Earthbound version of high-flying fictional sport popular at colleges across US
Their bludgers are dodgeballs, their quaffle is a deflated volleyball and their brooms were bought at Wal-Mart.
They can’t perform spells and they can’t fly, but a group of ASU students is bringing magic to the University by creating its first muggle quidditch team.
Quidditch is a fast-paced, high-contact, fictional sport introduced in the “Harry Potter” book series.
In the books, players attempt to throw a ball through a hoop and dodge other balls, as well as each other, while flying on broomsticks hundreds of feet in the air.
Muggles, or nonmagical people, are left to play a real-world version of the game. Known as muggle quidditch, the game is decidedly more earthbound, but it is taking off in popularity.
ASU team captain Jesse Hannah said there are more than 150 recognized quidditch teams at colleges and universities across the United States.
Hannah said he got the idea to start the team after coming across several news articles and a Facebook group about the sport, and he started gathering other players.
“I’ve been working on this for a while, so I’m glad to see it moving forward,” Hannah said.
The team held its first practice with five players Saturday.
The team members practiced throwing and catching balls while trying to get used to running with brooms.
“It’s pretty hard to learn to do stuff while holding the broom,” Hannah said. “It takes some getting used to.”
Despite the obvious lack of flight, the rules of muggle quidditch are similar to those in the “Harry Potter” series.
Three chasers catch and throw the quaffle — a volleyball that has been deflated to allow for better grip — through hoops guarded by the keeper.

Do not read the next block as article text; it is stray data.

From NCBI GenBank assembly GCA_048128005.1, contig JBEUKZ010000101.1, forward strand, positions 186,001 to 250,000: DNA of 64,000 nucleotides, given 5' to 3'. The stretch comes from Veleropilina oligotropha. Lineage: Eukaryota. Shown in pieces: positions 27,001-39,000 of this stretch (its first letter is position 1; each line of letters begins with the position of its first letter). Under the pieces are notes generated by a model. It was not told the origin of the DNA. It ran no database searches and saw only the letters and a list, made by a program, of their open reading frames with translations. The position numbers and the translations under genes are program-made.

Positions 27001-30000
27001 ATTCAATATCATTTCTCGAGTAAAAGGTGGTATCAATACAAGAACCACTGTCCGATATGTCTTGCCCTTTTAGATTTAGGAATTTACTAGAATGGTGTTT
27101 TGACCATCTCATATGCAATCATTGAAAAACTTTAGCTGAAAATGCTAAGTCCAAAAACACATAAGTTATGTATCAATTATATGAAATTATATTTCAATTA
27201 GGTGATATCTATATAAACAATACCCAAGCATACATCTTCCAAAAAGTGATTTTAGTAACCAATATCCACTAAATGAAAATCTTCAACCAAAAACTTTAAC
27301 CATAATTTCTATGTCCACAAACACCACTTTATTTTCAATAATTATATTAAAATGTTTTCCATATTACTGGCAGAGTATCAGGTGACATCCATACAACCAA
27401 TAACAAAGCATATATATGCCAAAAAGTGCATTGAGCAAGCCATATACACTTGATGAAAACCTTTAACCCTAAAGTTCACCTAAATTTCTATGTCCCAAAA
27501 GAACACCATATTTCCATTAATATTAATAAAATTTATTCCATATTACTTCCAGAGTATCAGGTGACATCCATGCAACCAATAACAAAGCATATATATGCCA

Two beaters attempt to hit the opposing team’s chasers with dodgeballs, while the seeker hunts for the golden snitch, the capture of which ends the game.
The snitch, a fast, winged ball in the “Harry Potter” books, is often a person in the real-world version of the game. Usually dressed in gold, the person will roam the field until he or she is captured by the seekers.
Some schools even attach the snitch to a remote-control helicopter, Hannah said.
Hannah said he hopes to gather more members in the coming weeks so the quidditch team can become an officially recognized club at ASU and gather funding for new equipment and travel.
Eventually, he hopes the team will be able to compete in the Intercollegiate Quidditch World Cup, held each year in Middlebury, Vt.
Hannah has already scheduled the team’s first game: a friendly match against UA.
“They’ve had a team for about a year, so they have a head start on us, but we have some players with experience. I hope it becomes a rivalry like football and basketball,” Hannah said.
Business communication freshman Alyssa Marescalco said she just wants to have a good time, regardless of whom the team competes against.
“People can get really competitive, but with quidditch the main point is just to have fun,” she said. “We get to bring fantasy to life and have [the book become] a reality. How cool is that?”
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